Google's 'power to switch off the lights in Europe' has 'chilling effect' - rivals
Competitors demand cosy negotiation texts from antitrust commish
Google has the "chilling" ability to "switch off the lights" at web companies, claim rivals lobbying against the dominant search giant.
They highlighted Google's decision last week to suddenly yank adverts from a popular price-comparison website, and argued such moves stall online innovation.
And they want European competition watchdog Joaquin Almunia to pay them more attention rather than texting Google supremo Eric Schmidt all the time, and work out a "credible" plan to force Google to change its business practices in Europe.
Their demand came as Google offered to make users "clearly aware" when it was promoting its own services over those of its rivals in its search results. The proposal was included in a package of concessions submitted last week to the European Commission - which is investigating formal complaints about Google's alleged "abuse of dominance", and is mulling what action to take if it finds against the internet giant.
In an interview with The Register on Friday, a lobby group representing the complainants, which includes Microsoft and Foundem, repeated that flagging up biased search results is not good enough.
"We do not think that merely labelling the search results will have any impact on restoring effective competition and may make things worse," said David Wood, legal counsel at the lobby group, ICOMP.
He had previously argued that such a change would not tackle other concerns about Google's operations, such as the way it trawls its online rivals and the wider internet for information and indexes such info on its own sites.
Wood told us that he was expecting a "genuine market test" to take place, but admitted that at this stage the "least likely outcome" of the EU probe would be European vice-president Almunia's complete rejection of Google's offer to abide by "formal commitments" to change how its search engine operated in Europe.
He added it "could be a very damaging failure on part of the commission if Almunia doesn't do something credible in this case". And in a warning to the commission, Wood - referring to the fact that Almunia and Schmidt are in regular radio contact - said:
The big question now is the extent to which the complainants like members of ICOMP can expect to get access to the case team and the president himself for meaningful dialogue. It would not be very wise to say 'send in your comments and we'll look at them'. Many would think that would be unfair and disproportionate.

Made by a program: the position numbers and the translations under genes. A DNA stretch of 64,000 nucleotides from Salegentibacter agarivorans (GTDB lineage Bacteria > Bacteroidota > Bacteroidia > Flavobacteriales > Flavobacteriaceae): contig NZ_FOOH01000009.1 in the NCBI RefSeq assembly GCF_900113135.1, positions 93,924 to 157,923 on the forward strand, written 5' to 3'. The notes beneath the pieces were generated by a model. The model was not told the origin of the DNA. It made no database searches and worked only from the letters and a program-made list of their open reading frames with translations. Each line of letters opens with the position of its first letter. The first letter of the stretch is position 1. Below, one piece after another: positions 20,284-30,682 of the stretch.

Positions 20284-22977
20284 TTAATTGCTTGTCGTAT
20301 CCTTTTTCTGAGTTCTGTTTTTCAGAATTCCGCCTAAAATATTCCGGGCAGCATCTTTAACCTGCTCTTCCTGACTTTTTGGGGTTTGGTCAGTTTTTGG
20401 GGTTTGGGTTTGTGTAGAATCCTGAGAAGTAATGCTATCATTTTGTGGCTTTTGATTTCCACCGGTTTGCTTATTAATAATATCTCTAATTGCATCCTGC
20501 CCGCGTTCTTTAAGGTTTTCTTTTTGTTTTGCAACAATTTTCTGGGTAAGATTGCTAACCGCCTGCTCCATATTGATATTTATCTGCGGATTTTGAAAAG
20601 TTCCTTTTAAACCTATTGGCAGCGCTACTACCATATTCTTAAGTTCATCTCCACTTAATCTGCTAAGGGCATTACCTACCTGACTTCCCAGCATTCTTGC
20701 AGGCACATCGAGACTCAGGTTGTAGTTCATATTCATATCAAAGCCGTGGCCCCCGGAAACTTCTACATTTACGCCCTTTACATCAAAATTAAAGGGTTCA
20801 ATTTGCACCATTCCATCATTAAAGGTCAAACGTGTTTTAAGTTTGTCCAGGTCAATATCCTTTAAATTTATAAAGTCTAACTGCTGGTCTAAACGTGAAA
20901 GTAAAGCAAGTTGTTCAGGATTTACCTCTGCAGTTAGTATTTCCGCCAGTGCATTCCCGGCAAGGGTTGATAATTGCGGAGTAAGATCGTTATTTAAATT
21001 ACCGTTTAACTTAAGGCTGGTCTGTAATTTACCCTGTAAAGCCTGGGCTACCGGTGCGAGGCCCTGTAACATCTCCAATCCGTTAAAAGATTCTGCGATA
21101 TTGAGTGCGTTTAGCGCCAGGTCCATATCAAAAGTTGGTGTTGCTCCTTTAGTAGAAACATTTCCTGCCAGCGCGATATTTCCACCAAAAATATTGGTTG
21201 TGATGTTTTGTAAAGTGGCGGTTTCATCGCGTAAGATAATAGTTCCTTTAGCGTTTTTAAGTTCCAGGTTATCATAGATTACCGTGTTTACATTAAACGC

Given that Google - who the commission has said is in a dominant position and has special responsibilities not to harm competition further - has clearly had amazingly deep regular lengthy access with the commission, now is the time for the commissioner to do the right thing and spend as much time as is necessary with the third parties. And if he and his team don't do that it would be unfair.
But ICOMP is concerned about what might happen next, even if Almunia secures a deal with Google on the four main areas of concern the commissioner highlighted last year: the competition commissioner said it was likely Mountain View had abused its dominant position in web search in the EU, where it commands around 90 per cent of that market.
Wood argues that the complainants in the case, who have been pursuing competition concerns about Google for five years, now need "time and opportunity" to run their own tests and submit data to the commission before any settlement deal is struck. Failure to do that could "play deeply into the hands of Google", he claimed.
Last week, Google halted all of Moneysupermarket's pay-per-click ads in the UK without warning the price-comparison site that it was being punished for failing to adhere to the search giant's policies about payday loan adverts.
Wood told El Reg such a move showed Google's "ability to switch on and off the lights". He added: "If you're in a sector where Google has the power to switch off the lights, that in itself is an incredible chilling effect on people's willingness to invest and innovate."
One of the arguments about Google's dominant search biz in Europe has been for rivals to claim that its sway over that market has damaged innovation among other companies.
UK-based mapping outfit Streetmap, which is one of the complainants in the search dominance case, recently filed a lawsuit against Google in London's High Court. It said the move was defensive to protect its business.
Wood, speaking specifically about Streetmap, argued that Google had too much power over competitors who provide similar services to the company. He claimed:
Google - in operating a platform and running commercial services - can see exactly what is going on. In areas where it wants to be active it can take [rivals'] ideas, push them down the rankings and make it difficult for them to deal with their suppliers.
Might it be different, then, if Microsoft - with its Bing search engine - operated in the same way as Google, beating Mountain View at its own game?
"Microsoft has a diametrically different view about verticals than Google," Wood said. "Bing really does believe that more better verticals will make it a better search engine." He claimed that price-comparison sites and other verticals were "inside Bing's ecosystem" rather than being seen as competitors to Microsoft.
The Reg asked Almunia's office to comment on this story, but it hadn't got back to us at time of writing. ®